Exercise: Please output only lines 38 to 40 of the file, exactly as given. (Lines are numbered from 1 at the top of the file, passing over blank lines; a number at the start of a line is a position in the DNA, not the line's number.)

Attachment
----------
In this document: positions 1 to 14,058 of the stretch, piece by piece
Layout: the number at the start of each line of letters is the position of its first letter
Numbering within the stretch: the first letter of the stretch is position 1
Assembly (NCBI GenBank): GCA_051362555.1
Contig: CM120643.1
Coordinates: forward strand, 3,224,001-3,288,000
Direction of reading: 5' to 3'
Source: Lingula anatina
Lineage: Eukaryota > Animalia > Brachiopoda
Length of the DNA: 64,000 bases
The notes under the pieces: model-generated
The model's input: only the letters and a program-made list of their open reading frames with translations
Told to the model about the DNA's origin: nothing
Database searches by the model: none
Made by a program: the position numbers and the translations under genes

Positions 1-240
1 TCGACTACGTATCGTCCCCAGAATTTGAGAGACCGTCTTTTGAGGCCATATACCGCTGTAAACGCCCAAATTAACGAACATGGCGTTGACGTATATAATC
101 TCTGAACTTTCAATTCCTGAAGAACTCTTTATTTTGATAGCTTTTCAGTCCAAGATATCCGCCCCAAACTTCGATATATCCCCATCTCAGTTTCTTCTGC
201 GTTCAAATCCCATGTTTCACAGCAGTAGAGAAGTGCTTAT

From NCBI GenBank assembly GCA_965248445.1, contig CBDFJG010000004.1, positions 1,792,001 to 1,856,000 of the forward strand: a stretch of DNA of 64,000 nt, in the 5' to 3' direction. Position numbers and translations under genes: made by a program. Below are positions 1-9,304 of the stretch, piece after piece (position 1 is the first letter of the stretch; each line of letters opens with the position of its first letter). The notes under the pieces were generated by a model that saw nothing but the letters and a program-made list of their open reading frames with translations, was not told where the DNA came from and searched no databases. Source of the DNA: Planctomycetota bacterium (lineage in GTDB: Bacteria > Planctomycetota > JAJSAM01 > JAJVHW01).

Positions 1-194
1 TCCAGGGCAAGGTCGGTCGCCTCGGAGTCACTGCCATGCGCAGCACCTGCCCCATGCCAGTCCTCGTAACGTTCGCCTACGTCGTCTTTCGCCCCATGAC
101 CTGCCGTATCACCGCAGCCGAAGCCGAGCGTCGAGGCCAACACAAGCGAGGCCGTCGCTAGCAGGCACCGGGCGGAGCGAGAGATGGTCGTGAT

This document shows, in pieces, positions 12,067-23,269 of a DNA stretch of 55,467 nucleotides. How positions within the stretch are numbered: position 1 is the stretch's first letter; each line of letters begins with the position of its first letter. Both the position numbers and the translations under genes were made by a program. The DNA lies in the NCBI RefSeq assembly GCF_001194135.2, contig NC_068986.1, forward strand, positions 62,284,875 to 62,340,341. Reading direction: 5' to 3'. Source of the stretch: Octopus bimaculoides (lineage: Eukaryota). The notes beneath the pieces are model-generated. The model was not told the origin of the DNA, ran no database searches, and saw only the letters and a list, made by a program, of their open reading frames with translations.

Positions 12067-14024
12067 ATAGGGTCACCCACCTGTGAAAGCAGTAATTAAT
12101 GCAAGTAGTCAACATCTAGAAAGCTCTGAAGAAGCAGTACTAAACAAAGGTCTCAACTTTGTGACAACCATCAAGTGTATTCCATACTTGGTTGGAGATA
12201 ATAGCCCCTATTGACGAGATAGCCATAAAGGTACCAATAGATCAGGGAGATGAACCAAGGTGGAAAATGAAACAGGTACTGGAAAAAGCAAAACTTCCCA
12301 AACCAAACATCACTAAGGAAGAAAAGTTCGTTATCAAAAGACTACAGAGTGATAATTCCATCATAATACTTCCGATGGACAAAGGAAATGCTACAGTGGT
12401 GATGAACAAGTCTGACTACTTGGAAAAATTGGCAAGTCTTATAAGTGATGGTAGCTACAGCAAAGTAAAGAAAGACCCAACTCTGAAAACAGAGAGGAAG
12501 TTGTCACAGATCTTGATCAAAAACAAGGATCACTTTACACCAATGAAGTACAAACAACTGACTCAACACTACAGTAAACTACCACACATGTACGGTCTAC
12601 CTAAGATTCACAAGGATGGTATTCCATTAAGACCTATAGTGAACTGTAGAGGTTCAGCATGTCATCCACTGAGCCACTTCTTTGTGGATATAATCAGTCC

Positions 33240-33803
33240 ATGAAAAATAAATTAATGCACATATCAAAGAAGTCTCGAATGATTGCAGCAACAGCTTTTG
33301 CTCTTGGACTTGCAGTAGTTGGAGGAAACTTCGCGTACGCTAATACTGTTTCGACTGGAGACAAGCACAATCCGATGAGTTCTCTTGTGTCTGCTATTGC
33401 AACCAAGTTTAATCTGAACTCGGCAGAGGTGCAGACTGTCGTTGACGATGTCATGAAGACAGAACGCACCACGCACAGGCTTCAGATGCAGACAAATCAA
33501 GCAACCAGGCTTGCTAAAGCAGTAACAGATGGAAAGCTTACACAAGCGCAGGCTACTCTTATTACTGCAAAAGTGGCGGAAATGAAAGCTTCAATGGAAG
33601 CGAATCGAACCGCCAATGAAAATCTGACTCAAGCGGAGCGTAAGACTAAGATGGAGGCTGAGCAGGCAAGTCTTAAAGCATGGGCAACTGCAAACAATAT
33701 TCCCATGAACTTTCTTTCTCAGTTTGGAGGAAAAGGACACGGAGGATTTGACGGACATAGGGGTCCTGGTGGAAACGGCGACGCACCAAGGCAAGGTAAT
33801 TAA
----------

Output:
33601 CGAATCGAACCGCCAATGAAAATCTGACTCAAGCGGAGCGTAAGACTAAGATGGAGGCTGAGCAGGCAAGTCTTAAAGCATGGGCAACTGCAAACAATAT
33701 TCCCATGAACTTTCTTTCTCAGTTTGGAGGAAAAGGACACGGAGGATTTGACGGACATAGGGGTCCTGGTGGAAACGGCGACGCACCAAGGCAAGGTAAT
33801 TAA